Scissor cutting is essential in many kindergarten activities, but many people don’t realize that cutting with scissors is considered to be a pre-handwriting skill.


correct pencil grip - front view

Because, correctly done, it provides the child with lots of practice in using the tripod fingers together – ie the thumb, forefinger and middle finger. Have a look at this pic of a mature pencil grip and you can see how these tripod fingers are working well together to control the pencil.

Scissor cutting, with a proper scissor grasp, will give these fingers lots of practice in working together, and will strengthen your child’s hand muscles. This will help to improve fine motor skills and to develop the correct pencil grasp for good handwriting.

How scissor cutting skills develop:

“Cutting out” involves two completely separate skills:

  • learning to use scissors… and then…
  • learning how to cut out on a line

It is best to teach these skills separately!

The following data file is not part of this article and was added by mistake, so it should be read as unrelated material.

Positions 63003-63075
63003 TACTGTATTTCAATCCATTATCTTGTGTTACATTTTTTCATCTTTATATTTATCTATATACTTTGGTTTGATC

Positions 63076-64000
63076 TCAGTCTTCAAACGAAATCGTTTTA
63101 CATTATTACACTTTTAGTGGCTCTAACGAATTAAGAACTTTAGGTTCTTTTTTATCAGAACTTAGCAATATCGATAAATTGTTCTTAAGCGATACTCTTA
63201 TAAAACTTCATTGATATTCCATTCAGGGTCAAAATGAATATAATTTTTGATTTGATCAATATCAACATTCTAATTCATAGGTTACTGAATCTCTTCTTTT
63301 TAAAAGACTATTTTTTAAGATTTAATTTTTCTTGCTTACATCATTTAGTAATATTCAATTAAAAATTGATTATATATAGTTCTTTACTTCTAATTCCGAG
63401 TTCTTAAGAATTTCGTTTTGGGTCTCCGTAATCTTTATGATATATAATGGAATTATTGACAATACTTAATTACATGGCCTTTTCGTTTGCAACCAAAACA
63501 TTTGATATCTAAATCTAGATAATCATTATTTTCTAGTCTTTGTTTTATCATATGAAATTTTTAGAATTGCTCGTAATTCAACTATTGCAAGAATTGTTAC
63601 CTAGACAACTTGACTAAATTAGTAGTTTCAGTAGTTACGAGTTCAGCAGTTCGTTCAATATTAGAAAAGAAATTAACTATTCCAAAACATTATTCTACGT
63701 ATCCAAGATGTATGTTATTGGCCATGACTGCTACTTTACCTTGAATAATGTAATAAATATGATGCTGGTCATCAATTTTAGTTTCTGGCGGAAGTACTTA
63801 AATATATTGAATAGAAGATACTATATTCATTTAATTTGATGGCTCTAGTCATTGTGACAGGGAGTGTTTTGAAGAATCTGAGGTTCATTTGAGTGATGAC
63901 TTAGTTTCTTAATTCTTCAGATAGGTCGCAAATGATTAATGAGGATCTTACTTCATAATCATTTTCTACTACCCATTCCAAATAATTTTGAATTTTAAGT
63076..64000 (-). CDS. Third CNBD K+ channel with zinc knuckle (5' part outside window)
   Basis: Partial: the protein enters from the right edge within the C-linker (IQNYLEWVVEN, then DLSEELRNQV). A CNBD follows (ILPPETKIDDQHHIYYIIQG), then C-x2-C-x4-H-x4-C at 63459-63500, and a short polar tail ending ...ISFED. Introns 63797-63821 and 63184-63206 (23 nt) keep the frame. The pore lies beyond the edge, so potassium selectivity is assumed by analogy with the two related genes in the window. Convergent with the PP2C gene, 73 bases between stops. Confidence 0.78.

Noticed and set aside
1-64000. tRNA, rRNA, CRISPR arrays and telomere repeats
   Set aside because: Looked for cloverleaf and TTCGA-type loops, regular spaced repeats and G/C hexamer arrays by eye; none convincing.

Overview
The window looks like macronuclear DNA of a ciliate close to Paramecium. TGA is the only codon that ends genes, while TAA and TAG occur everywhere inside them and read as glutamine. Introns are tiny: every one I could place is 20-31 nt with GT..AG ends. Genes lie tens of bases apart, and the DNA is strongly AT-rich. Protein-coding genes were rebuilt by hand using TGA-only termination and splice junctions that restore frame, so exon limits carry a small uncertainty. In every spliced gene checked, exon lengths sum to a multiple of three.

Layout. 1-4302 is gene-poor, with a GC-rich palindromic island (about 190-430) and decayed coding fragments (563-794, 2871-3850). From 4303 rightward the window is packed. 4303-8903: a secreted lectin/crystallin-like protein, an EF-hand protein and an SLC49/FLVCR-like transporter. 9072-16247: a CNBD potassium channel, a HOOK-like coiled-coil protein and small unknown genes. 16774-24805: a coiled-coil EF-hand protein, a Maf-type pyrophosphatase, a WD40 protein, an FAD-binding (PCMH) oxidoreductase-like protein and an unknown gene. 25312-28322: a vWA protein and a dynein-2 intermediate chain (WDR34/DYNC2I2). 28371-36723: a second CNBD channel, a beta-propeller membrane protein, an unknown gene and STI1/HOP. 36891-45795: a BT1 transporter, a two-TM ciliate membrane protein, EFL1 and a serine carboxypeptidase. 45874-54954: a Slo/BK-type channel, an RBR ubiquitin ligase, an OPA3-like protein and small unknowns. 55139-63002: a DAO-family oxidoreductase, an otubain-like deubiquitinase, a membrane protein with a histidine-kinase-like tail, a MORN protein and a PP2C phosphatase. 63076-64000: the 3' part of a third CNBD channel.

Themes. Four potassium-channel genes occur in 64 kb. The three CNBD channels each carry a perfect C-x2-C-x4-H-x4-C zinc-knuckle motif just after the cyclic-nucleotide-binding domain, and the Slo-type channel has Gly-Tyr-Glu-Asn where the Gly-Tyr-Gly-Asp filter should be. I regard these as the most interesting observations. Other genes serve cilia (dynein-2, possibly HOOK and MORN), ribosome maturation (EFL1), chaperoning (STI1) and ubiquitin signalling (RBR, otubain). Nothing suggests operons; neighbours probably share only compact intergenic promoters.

scissor cutting - correct grasp
Very Important!

Make sure that the scissors are held in the right way – with the thumb through one hole and the middle finger through the other hole, and the index finger resting on the outside of the scissors. If the child’s fingers are very small, it is acceptable to put the index and middle fingers through the same hole.

What about my left-handed child?

left handed scissors

Left-handed children should always cut with their left hand, using left-handed scissors.

This is important as it helps them to make their dominant hand strong and specialized. Left handed scissors are vital to enabling them to cut successfully.

So-called “ambidextrous scissors” are a marketing ploy – it is not the comfort of the handles that makes a difference, it is the way the blades are fixed. Look at the picture above: the scissors on the left are for left-handers, and you can see how the blades differ from those on the right-handed scissors.
PL_cutting PL_washing PL_pouring1